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The Different Types Of Pipette Tips (and When To Use Them)

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By Author: Accumax
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1- Pipette tips of various sorts
Pipette tips come in non-sterile, sterile, filtered, unfiltered, long, short, low retention, and wide bore varieties. So, let's look at what each of these parameters is useful for:


1.1 Non-sterile versus sterile

It goes without saying that sterile pipette tips should be used in applications where sterility is critical. But, in order to save money, may you buy non-sterile tips and autoclave them yourself? Theoretically, the answer is yes. You must, however, ensure that the manufacturer declares them to be autoclavable and be careful of the following:

Inadequate quality control

Manufacturers should validate their sterilizing method and conduct regular quality checks. Individual labs, on the other hand, rarely assess the effectiveness of their autoclaving technique, which can result in compromised samples.

RNase and DNase are present in autoclaved tips.

Autoclaved tips are sterile, which implies they are free of living organisms but not necessarily of RNase and DNase. If you need to run sensitive experiments that need this, use sterile pipette ...
... tips from a manufacturer who can confirm that their tips are RNase and DNase-free.

1.2 Filtering Tips
Aerosols are produced inside the pipette tip every time you aspirate liquid. These aerosols may contaminate your pipette and, as a result, your following samples if you do not utilize filter tips - even if you replace tips in between.

When performing PCR applications, for example, cross-contamination of samples by aerosols in the pipette could result in false positive results, as even trace amounts of DNA from a prior sample could be amplified. For your own safety and the longevity of your pipette, it's especially crucial to utilize filter pipette tips when handling liquids that could damage your pipette, such as radio-labeled or corrosive samples.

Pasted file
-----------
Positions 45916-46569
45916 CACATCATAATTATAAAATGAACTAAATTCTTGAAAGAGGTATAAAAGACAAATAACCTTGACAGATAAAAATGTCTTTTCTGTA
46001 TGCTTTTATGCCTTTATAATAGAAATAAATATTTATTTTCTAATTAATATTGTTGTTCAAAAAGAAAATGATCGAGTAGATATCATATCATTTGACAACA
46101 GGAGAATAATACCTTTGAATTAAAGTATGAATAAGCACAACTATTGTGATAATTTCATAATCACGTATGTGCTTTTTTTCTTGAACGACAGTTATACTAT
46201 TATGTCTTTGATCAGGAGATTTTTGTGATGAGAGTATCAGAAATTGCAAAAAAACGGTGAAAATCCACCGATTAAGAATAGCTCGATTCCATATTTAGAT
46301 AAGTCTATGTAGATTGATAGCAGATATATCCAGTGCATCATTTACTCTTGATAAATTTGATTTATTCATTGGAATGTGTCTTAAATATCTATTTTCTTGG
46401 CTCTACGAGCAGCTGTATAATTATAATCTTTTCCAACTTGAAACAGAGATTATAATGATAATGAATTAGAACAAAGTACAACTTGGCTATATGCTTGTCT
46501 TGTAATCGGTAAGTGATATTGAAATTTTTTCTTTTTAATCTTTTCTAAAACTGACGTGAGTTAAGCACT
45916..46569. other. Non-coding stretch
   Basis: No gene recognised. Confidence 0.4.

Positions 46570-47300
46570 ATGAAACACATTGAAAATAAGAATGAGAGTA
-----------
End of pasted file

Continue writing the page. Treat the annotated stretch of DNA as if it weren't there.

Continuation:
The following liquids should always be pipetted with filter tips, as they may contaminate or harm your pipette:

Solutions for RNA/DNA
Infectious specimens
Radiolabeled specimens
Samples that are volatile, corrosive, or viscous
Acids or bases that are extremely strong

Finally, filter pipette tips might be effective for educating new lab staff. Spending extra money on filter tips until your colleagues become accustomed to your instruments is a fantastic idea that generally pays for itself because you can avoid pipette contamination or damage from liquid entering the pipette's bottom end.

1.3 Prolonged tips
Have you ever risked cross-contamination by inserting the shaft of your pipette into a tube to reach the bottom with a regular tip? Many manufacturers offer extended-length pipette tips ideal for labware such as microcentrifuge tubes or deep well blocks to prevent this issue.

1.4 Quick hints
Short pipette tips provide two benefits. First, they help with small well targeting, such as when manually pipetting into a 384 or 1536 well plate with a multichannel pipette. Second, they increase ergonomics by allowing you to pipette closer to the bench, decreasing arm strain.

1.5 Tips for Poor Retention
Low retention pipette tips, as the name implies, retain less liquid, resulting in more precise and consistent findings while preserving valuable reagents. They are, however, more expensive than regular tips, so you should know when to use them. In a series of tests, our in-house application scientist revealed that both standard and low retention tips give optimal liquid recovery while pipetting water, but create dramatically different outcomes when handling viscous or low surface tension solutions.1 As a result, low retention tips are appropriate for pipetting highly concentrated, and thus viscous, samples during: